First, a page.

While both a necropsy and an autopsy refer to the operations performed in order to investigate the cause of death, there are differences between the two procedures. We will examine these in this article.
An autopsy is a standard examination of the body of an individual, after he has died. This operation, also known by its Latin term post-mortem examination, can be performed for a variety of reasons and with different goals.
The most common cases that lead to an autopsy include sudden or mysterious death, when there was no apparent reason for a person to die. An autopsy is a common procedure during criminal investigations.
A special term – a forensic expertise is assigned to such an autopsy.
Autopsies are generally divided into the following types:
- Forensic autopsy. This aims to find the actual cause of death, and is required according to the law in case of violent death, sudden death or when there is no medical history of a person involved.
- Pathological autopsy (also known as clinical autopsy). This is performed in order to more precisely diagnose a disease, as well as for medical research purposes.
- Academic autopsy. This is performed solely in medical schools for educational purposes.
- Medical imaging autopsies. These involve using the techniques of magnetic resonance imaging (MRI) and tomography.
Necropsy is a procedure that is usually performed on animals in order to establish the actual cause of their death.
Stages of a necropsy procedure:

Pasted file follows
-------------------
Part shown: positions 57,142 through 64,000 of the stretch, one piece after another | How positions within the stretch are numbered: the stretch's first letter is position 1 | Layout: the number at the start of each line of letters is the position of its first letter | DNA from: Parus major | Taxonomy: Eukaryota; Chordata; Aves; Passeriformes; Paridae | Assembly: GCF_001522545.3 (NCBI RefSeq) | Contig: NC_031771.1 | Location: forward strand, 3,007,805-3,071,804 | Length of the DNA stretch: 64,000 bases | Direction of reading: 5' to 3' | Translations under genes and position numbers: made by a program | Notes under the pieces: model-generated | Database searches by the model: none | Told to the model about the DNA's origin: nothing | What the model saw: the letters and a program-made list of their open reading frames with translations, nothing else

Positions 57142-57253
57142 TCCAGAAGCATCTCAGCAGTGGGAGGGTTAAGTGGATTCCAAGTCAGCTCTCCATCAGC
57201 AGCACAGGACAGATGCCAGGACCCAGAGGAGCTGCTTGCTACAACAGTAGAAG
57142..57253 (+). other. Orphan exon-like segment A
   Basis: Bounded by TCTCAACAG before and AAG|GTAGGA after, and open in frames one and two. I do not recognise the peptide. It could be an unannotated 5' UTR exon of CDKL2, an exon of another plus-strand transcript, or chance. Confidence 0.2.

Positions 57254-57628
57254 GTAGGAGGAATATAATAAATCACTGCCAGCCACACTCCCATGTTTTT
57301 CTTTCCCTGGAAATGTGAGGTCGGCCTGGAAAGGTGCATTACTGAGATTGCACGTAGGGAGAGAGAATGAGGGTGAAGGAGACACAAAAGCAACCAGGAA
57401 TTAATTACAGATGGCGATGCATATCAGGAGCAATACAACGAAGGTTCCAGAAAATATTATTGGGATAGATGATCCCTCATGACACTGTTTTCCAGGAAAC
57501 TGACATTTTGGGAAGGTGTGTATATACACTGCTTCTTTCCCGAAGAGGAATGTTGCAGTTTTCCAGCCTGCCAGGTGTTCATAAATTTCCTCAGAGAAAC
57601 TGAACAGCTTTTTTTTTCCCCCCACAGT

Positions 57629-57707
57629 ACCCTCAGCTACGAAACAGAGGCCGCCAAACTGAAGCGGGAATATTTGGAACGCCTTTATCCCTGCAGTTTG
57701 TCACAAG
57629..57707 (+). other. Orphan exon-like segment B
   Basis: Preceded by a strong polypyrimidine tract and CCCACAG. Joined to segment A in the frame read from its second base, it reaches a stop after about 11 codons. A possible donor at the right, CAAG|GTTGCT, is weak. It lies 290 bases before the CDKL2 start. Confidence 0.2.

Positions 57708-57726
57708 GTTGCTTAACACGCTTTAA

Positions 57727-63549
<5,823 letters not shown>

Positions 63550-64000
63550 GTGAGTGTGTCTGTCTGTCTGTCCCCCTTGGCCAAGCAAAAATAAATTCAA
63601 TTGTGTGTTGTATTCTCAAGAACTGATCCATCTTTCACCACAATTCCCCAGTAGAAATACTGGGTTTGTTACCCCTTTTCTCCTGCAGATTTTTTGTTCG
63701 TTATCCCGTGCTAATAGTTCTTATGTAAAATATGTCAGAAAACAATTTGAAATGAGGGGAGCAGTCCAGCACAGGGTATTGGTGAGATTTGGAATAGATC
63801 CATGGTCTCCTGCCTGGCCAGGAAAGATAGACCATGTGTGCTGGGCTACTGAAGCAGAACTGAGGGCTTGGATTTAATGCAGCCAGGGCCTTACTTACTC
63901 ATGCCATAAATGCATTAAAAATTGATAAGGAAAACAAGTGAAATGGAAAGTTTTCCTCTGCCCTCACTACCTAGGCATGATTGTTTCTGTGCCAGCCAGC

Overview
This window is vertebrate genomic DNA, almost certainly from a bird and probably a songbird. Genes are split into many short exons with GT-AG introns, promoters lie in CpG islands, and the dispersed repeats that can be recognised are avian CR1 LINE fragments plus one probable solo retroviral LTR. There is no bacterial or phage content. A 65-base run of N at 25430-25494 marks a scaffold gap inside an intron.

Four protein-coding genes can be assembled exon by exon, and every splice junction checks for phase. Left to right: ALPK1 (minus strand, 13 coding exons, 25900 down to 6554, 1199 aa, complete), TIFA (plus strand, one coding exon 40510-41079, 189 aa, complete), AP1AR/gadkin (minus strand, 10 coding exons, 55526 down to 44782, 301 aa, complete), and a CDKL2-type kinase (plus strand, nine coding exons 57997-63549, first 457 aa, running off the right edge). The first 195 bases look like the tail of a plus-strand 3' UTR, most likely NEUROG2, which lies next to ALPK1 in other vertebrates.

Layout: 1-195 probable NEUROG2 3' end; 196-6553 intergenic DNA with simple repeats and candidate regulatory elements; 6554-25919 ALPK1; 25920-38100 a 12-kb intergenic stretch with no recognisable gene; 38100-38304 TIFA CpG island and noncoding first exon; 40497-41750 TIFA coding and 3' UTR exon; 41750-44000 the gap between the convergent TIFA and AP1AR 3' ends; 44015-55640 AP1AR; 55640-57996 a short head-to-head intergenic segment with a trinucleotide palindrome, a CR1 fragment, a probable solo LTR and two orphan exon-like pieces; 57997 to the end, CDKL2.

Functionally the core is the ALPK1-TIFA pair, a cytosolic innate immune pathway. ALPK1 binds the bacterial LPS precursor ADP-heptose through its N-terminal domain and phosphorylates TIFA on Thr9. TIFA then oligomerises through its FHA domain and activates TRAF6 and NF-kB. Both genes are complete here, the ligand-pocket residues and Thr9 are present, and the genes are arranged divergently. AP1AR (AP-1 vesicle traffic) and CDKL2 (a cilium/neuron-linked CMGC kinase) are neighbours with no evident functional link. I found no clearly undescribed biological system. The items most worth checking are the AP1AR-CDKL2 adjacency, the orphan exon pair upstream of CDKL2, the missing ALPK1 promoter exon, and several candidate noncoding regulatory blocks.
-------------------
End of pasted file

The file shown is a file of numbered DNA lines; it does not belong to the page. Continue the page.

- The external examination of the body with focus on injuries or traumas. Samples of blood or other body fluids are taken during this stage.
- Internal necropsy. The specialist would open the body up and examine the internal organs of an animal. In case he suspects that something is not clear with the organs, he may redirect them to the biopsy procedure, which is usually performed in a separate laboratory and takes a different sort of experts, depending on the species examined.
The main difference between the two terms is that an autopsy is performed on humans, while a necropsy usually refers to a post mortem procedure performed on animals.
An autopsy is a much more difficult and complex procedure between the two, with many more stages; it requires all the elements investigated thoroughly and precisely. In a criminal case, the result of the expertise used in an autopsy affects the whole investigation and may lead to the case being solved right after the results of the procedure.
An expert in autopsy is required to have a much more sophisticated training; they are usually well-educated and experienced specialists in a medical field. Necropsy would only be performed by a qualified veterinarian.
|Is performed on human bodies, used in human medicine||Is performed on animals’ bodies, used in veterinary medicine|
|Is usually more thorough||Is usually less thorough|
|Is often performed to help criminal investigation||Is not usually connected to legal matters|
|Is usually not connected to preventing diseases||Is often performed in order to determine newly emerged disease affecting the species|